alarm upon the smell of smoke. The smoke in this case acts as a sign vehicle
that provokes the formation of an interpretant in the animal, i.e., a sense of
danger causing it to flee. A sign then consists in a triadic relation of a sign
vehicle, an object (here danger) and an interpretant. According to Peirce: "A
sign... is an object which is in a relation to its object on the one hand and to an
interpretant on the other, in such a way as to bring the interpretant into a
Jesper Hoffmeyer: "semiotic scaffolding of living
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23
relation to the object, corresponding to its own relation to the object" (CP 8.
322)
4) The designation CP abbreviates (Peirce 1931-1935) and (Peirce 1958). The
abbreviation followed by volume and paragraph numbers with a period
between follows the standard CP reference form.
5) The concept of the semiosphere was originally introduced by the Russian-
Estonian semiotician Yuri Lotman (Lotman 1990) who explicitly used it in
analogy with Vernadsky's concept of the biosphere. In Lotman’s writings
however, the semiosphere remained a concept primarily connected to cultural
processes: "The unit of semiosis, the smallest functioning mechanism, is not
the separate language but the whole semiotic space in question. This is the
term we term semiosphere. The semiosphere is the result of and the condition
for the development of culture; we justify our term by analogy with the
biosphere, as Vernadsky defined it, namely the totality and the organic whole
of living nature and also the continuation of life” (ibid. 125) (Vernadsky 1926;
Vernadsky 1945). Additionally, one might claim that Vernadsky's concept of
the biosphere does indeed cover the meaning the I have given here to the term
semiosphere, but the concept of biosphere has not survived in the sense given
to it by Vernadsky, but the latter is now used simply as "the ecosystems
comprising the entire earth and the living organisms that inhabit it" (Webster's
Encyclopedic Unabridged Dictionary 1996). For further details on the origin
of these terms, see (Sebeok 2001). Semiotician and historian John Deely
approves of my use of the term semiosphere, however, and suggests the term
"signosphere as a term more appropriate for the narrower designation of
semiosphere in Lotman's sense, leaving the broader coinage to Hoffmeyer's
credit" (Deely 2001, 629).
6) Interpretance may be defined as the capacity of a system to respond to signs
through the formation of 'meaningful' interpretants. High interpretance allows
a system to "read" many sorts of "cues" in the surroundings. High-level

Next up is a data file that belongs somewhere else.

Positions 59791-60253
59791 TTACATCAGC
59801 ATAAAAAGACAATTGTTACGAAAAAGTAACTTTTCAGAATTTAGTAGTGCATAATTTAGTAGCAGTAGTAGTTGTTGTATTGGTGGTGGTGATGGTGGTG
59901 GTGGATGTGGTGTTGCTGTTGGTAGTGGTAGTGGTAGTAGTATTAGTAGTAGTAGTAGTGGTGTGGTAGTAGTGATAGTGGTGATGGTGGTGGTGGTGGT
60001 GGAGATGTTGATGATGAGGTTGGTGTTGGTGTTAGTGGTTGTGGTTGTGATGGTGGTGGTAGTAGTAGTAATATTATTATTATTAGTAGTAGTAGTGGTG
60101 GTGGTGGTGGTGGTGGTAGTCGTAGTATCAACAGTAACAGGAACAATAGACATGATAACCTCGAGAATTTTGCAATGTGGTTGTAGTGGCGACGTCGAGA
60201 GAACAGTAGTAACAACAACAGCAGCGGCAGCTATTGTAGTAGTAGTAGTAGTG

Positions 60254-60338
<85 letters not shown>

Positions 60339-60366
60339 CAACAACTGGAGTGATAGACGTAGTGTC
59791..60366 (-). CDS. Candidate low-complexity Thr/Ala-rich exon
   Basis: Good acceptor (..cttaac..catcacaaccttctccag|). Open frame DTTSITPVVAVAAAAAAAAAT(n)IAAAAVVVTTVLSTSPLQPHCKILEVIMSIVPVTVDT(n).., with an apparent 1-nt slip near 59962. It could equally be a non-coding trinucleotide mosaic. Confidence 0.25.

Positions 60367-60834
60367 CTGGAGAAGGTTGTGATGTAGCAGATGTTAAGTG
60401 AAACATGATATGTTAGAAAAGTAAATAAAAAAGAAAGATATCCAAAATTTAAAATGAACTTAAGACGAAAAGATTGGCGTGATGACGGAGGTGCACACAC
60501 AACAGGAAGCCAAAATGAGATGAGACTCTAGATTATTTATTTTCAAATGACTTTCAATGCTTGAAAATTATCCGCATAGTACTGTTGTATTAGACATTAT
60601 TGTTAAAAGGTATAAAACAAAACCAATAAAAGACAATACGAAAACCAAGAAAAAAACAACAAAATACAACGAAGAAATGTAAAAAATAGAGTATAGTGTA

interpretance means that the system will form interpretants in response to
complex cues, which might not be noticed or even be noticeable by low-level
agents.
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... In his later work, Hoffmeyer brought to biosemiotics the term "semiotic scaffolding" to describe the network of semiotic controls that are tuned to the needs of the system and support meaningful interpretation of signs (Hoffmeyer 2008). The term "scaffolding" had been used in a semiotic context before this as well (Wood et al. 1976;Bickhard 2005), but Hoffmeyer was the first to combine the two words "semiotic scaffolding" and apply the term to all organisms, in a true biosemiotic fashion. ...
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The article discusses a possible development of Yuri Lotman’s concept of semiosphere by supplementing it with the idea of semio-poiesis. Analysis of the processes of origination, evo­lution and functioning of the genetic code makes it possible to describe the main mechanisms of these processes. The associations of material phenomena (in this case nucleotides and amino acids) led to the establishment of semiotic links, resulting in mechanisms of information stor­age and transmission, allowing the creation of stable life forms. The increasing complexity of organization leads to the crystallization of informational and semiotic origins. Semio-poiesis, a recursive autoreference of the semiotic system, becomes a form of organization of the bio­world, where such parameters as sense and purpose become determinative. Such an under­standing of these processes makes it possible to develop Lotman’s concept of the semiosphere and, firstly, to confirm his assumptions that semiosis can be preceded only by a previous se­miotic form, and, secondly, to show the original mechanisms of semiosphere self-organization and autonomous functioning. The very dualism of the genetic code, its simultaneous biochem­ical and linguosemiotic organization, and the processes of gene expression can be compared with what Lotman considered to be the basic principle of semiosphere functioning — the in­teraction of oppositely organized heterogeneous mechanisms.
Chapter
Semiogenesis is the emergence of new or modified sign relations in agents. New sign relations emerge by way of the interpretive activities of agents and subagents in adaptive evolution, development , physiology, and behavior . The gene-centric concept of evolution needs to be replaced by an agency-centric concept . The genome may change passively and randomly, but agents’ interpretation of the genome is active and guided by the logic of agent functions. Natural selection can facilitate semiogenesis in evolution indirectly by increasing the share of organisms with strong semiogenic potential in lineages, as well as by genetic accommodation. Developmental and physiological adaptations emerge via adjustment of living functions of individual organisms and their parts. Examples include the plasticity of the immune system, muscles, and other organs. Behavioral adaptations have reached high levels of semiotic freedom in animals with cognitive capacities, such as associative learning, representational memory, anticipation , and emotion . Advanced levels of cognition are characterized by unlimited associative learning, use of symbols, and rational thinking supported by intentionality, which represents a belief-desire coupling. Each new level of semiogenesis brings along qualitative changes that elevate the historical rate of increase of the overall semiotic complexity of agents.